We are committed to supporting young people in Dorset. If you have any questions or need advice please contact us here.
COVID-19 has changed the ‘norm’ for everyone. With much of our lives now online, it is important to protect ourselves from the different risks that come from spending more of our time in a digital environment.
Luckily, online programmes have given opportunities for education to continue throughout COVID, but this also means that you are more vulnerable to online risks than before.
It is so important, if you are worried about something, or see or experience something online that concerns you, speak to someone you trust as soon as possible. Don’t suffer in silence.
If you need help with bullying please speak up!
- Bullying is behaviour that hurts someone else.
- Cyber bullying is bullying that takes place online.
Unfortunately, with the majority of learning now being online, bullying can follow people wherever they go, via social networks, gaming and mobile phone.
When should I report bullying to the police?
Many incidents of bullying are not actually crimes, and therefore the best people to deal with them are parents, teachers or other responsible adults.
Police need to become involved in incidents of bullying when there is any:
- violence involved
- harassment and intimidation over a period of time
- anything involving hate crimes
Further advice and support is available from the Safe Schools and Communities Team. You can contact them online here.
Information and advice about cyberbullying can be found on the Internet Matters website here
A person consents if he or she agrees by choice, and has the freedom and capacity to make that choice.
Consent is key – without it, any sexual act becomes a criminal offence. If someone is incapable of consenting (for example if they are too drunk or asleep), it is still sexual violence.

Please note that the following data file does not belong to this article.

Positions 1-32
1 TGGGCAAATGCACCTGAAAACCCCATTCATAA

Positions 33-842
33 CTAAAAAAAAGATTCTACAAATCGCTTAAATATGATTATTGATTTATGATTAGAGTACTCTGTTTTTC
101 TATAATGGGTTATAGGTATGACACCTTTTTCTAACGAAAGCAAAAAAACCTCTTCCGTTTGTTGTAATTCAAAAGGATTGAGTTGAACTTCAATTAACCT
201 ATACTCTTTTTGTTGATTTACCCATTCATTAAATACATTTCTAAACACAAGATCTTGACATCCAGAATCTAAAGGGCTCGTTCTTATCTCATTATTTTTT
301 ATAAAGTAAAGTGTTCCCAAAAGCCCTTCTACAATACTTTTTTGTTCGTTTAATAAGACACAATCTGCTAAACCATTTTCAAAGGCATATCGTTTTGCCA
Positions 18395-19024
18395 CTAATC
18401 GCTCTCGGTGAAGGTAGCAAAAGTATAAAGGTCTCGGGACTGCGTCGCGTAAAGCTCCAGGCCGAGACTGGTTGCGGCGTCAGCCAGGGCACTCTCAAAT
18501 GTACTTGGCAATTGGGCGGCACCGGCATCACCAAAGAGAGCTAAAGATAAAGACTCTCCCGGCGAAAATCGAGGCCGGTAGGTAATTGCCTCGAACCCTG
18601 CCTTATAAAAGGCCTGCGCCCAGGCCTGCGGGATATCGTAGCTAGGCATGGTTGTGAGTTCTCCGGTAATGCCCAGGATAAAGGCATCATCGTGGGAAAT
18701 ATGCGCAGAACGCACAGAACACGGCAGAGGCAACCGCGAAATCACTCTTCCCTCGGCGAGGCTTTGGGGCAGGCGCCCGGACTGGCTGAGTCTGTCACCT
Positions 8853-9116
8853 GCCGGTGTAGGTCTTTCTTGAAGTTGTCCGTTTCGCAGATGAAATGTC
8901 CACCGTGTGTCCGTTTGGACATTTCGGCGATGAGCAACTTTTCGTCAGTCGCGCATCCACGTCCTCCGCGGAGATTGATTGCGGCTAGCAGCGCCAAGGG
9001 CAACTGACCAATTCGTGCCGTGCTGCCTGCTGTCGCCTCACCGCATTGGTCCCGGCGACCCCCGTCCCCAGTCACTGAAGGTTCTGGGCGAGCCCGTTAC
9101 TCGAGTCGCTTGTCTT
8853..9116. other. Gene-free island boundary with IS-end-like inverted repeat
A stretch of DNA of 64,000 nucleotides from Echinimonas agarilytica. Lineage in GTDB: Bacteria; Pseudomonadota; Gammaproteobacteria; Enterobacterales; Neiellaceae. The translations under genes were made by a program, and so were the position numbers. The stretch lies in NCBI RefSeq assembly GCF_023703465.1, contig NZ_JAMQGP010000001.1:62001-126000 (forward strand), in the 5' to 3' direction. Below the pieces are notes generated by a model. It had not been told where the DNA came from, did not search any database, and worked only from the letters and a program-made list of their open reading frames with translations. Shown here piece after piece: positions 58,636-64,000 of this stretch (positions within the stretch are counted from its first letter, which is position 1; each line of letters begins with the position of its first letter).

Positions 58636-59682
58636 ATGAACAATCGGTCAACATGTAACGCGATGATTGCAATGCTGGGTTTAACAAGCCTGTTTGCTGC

Sex with someone who doesn’t want to is rape.
It does not make a difference whether the people know each other or not, or what relationship they have. Rape and sexual assault do not have to involve physical force – threatening violence, or having sex with someone who is incapable of consenting (for example because they’re drunk or asleep) is rape.
You & Co is Victim Support’s youth programme that helps young people cope with the impact and effects of crime. You do not have to report the crime to the police to get support. Click here for more information.
There’s a person attached to every body, respect both.
Healthy relationships are all about respecting each other. You should feel loved, safe and free to be yourself.
Relationships can be confusing and it can be difficult to understand what is and isn’t normal behaviour.
But disrespectful and unacceptable behaviour can come in many forms. It isn’t limited to just physical behaviour; it can also go way beyond that. For example, it’s not OK for someone to try and pressure you into sending a nude pic, or to expect the same things to happen that they’ve seen in a porn film. If someone makes you do something you don’t want to, makes you feel scared, intimidated or tries controlling you, it’s not acceptable and is never OK.
If you need to pass information or report a crime anonymously you can do so here. It is 100% anonymous - you don't need to give any of your details.
The court process can sometimes be difficult to understand, but there are lots of ways you can get support to help you find out what will happen and when.